Finding a sense of belonging in America — even with other Asian Americans — forces us to come face-to-face with our own cultural assumptions.
ONE AFTERNOON, I walked out my front door and saw my 80-something year old neighbor watering his roses that border the pathway between our two driveways. I had moved in over a year ago, but had never talked to him — the extent of our greetings were a short wave or a smile when our paths occasionally crossed.
He introduced himself — Richard — and I did the same. After just a sentence or two more of small talk, he blurted out, "You should go to church." Thrown off by his directness, I responded nervously, "Oh, I already do." In reply to that admission, he invited me to his small group meeting, conveniently hosted at his house. As I couldn't exactly use traffic as an excuse, his offer was hard to refuse.
A few weeks later, I showed up at his doorstep at the appointed time and he introduced me to his wife, Lulu, and his friends.
I walked in the doorway, expecting to behave how I normally do with elderly Chinese people. I started to take off my shoes, as is custom in Chinese households, only to realize everyone had their shoes on. Host included.
I met Richard and Lulu's friends, who introduced themselves on a first-name basis — another oddity. In Chinese culture, age ranks the hierarchy; younger usually serves the older, and younger addresses the older by specific titles in front of their names.
In Chinese culture, age ranks the hierarchy; younger usually serves the older, and younger addresses the older by specific titles in front of their names.
One thing that stood out to me in my three-hour visit was the fact that everybody there was so Chinese, yet also so American. Of the 10 people there, everyone was ethnically Chinese; some of them had immigrated to America when they were younger and some were first-generation natural-born Americans.
The food we ate was Chinese food. But despite their outward physical appearance and the cuisine, they seemed so white. Their English was impeccable. They talked about going to the local Sprouts grocery store and getting amazing tacos at Tito's Tacos. We used forks (not chopsticks!) and drank cold water (another non-Chinese thing!).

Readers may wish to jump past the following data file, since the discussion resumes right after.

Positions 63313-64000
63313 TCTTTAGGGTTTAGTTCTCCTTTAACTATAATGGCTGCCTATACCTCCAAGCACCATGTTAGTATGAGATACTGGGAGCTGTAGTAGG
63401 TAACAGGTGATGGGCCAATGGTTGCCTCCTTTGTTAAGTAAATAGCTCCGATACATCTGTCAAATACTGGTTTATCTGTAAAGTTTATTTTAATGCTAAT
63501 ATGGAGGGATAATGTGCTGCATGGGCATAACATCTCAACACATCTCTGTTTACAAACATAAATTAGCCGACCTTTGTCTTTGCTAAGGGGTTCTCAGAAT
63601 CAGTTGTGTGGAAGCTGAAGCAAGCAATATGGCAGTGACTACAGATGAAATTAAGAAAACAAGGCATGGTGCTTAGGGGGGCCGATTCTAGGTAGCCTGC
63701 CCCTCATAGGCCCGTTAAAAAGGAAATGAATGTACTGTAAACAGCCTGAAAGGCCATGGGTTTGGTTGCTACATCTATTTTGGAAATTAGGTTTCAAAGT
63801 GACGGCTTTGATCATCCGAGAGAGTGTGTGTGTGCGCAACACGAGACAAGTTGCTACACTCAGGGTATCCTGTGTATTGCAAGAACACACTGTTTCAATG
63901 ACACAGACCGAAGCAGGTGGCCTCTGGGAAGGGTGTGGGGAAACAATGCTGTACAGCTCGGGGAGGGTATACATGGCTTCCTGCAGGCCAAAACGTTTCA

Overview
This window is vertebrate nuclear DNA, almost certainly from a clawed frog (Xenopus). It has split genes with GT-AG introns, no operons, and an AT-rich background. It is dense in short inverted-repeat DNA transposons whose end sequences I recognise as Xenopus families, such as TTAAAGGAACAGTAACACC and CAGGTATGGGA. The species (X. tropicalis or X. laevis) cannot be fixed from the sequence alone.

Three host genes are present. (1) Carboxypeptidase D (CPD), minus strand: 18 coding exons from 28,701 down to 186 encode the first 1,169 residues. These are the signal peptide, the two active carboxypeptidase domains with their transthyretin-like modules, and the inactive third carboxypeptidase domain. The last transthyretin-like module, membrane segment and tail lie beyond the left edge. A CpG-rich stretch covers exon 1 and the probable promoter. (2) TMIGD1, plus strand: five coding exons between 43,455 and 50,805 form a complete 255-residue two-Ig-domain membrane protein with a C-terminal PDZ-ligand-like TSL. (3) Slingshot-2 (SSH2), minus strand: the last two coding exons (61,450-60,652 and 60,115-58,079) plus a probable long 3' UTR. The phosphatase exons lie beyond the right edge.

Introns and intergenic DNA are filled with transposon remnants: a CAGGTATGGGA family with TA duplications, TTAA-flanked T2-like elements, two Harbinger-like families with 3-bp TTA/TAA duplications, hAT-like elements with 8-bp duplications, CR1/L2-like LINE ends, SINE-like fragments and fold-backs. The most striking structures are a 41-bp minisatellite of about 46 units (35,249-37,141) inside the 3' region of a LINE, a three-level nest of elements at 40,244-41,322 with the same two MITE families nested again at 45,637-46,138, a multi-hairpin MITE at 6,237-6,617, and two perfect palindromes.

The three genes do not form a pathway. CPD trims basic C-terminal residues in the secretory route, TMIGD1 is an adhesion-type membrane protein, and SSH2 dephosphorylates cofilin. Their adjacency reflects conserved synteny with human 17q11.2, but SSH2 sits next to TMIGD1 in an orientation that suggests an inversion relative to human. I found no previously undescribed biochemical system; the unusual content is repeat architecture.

In one of our icebreaker questions, we were prompted to write our Chinese name, and half of these women couldn't remember how to write their Chinese name. This made me feel sad; integrating with the culture here relegated their heritage to the back burner.
I hadn't yet met older people who had gone through life with similar immigrant backgrounds. Whenever I looked at Richard, I saw an older Chinese man and assumed he and his friends would be just like the older Chinese people I had interacted with before. I didn't consider the fact that he might be more culturally American than Chinese. I wonder if this assumption is what other people will make when they see elderly me without knowing who I am.
Will I only be able to sustain relationships with those born like me? Only making deep friendships with people whose parents also immigrated in their youth from Taiwan and China to America?
My parents wanted our family to retain the culture and language of our ethnic people. My mother tongue was Mandarin. I didn't learn English until the year I started preschool. My parents enrolled me in Chinese school for eight years. Once a week, I learned Mandarin vocabulary, customs, and culture. We ate Chinese food almost every night at home, where my parents made me speak in Mandarin.
I understand why they raised me this way now, but as a kid, I really hated the "Chinese culture". At school, I ate school cafeteria lunch and loved it because it wasn't Chinese food. Chinese school was a burden; it was boring and involved so much extra work. I tried to talk in English as much as I could at home. I loved American food, watched American movies, and tried to identify myself as "American" and not someone who was "Fresh Off the Boat".